Although traditional PE funds have arguably fared well through each of the most recent financial crises, those market dislocations have highlighted certain flaws inherent in the traditional commingled fund approach. Investors and sponsors alike felt stifled at times by commingled funds’ lack of nimbleness, particularly the need to operate in a way that suits all LPs regardless of their differing levels of sophistication or objectives. The result is that, after the 2008 global financial crisis (GFC), many large institutional investors sought to have their investments held in single investor funds (SIFs) – i.e.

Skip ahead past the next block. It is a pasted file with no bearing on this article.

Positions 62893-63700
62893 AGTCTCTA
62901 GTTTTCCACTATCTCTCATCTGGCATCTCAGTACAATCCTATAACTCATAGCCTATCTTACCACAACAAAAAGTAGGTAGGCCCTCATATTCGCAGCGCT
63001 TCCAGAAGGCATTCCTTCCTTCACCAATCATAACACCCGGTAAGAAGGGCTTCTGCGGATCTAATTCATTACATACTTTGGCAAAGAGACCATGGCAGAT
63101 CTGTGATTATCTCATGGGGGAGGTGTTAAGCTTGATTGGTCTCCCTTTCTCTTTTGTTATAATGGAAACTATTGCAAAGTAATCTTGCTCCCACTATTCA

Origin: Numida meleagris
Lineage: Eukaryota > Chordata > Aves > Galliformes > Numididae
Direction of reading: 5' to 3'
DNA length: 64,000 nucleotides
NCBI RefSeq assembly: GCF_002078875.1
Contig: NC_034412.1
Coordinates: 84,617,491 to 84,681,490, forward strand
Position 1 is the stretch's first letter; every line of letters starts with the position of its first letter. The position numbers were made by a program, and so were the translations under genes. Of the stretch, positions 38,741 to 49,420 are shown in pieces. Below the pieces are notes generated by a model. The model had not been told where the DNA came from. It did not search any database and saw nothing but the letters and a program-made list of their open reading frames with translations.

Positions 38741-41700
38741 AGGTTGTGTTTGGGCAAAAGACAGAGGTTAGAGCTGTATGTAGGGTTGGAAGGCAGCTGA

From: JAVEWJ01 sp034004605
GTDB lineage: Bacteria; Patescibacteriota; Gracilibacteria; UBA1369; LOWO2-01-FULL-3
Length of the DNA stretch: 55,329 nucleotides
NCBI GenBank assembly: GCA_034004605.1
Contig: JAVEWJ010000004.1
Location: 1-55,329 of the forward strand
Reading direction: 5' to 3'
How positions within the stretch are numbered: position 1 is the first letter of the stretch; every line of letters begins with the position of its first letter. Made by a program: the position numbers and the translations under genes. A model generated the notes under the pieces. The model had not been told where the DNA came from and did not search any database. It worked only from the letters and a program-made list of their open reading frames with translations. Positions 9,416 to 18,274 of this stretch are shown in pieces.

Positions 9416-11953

, funds of one. SIFs appealed to investors seeking more authority over their funds’ strategies, terms and features. The use of SIFs grew steadily in the period following the GFC, which proved valuable during the coronavirus pandemic when those vehicles were best positioned to pursue opportunistic investments on short notice. This first article in a two-part series examines the benefits from SIFs that inured to both sponsors and LPs that stoked their rise in popularity, as well as how that growth is prompting lenders to facilitate more fund finance solutions for the vehicles. The second article will detail the two most common approaches to structuring SIFs (i.e.
, as independent entities or as parallel vehicles to a commingled fund) and issues associated with the enhanced information rights SIF investors tend to receive. See “Continuing Growth, Prevailing Approaches and Recent Trends in the Use of Separately Managed Accounts for Illiquid Strategies
” (Sep. 22, 2020).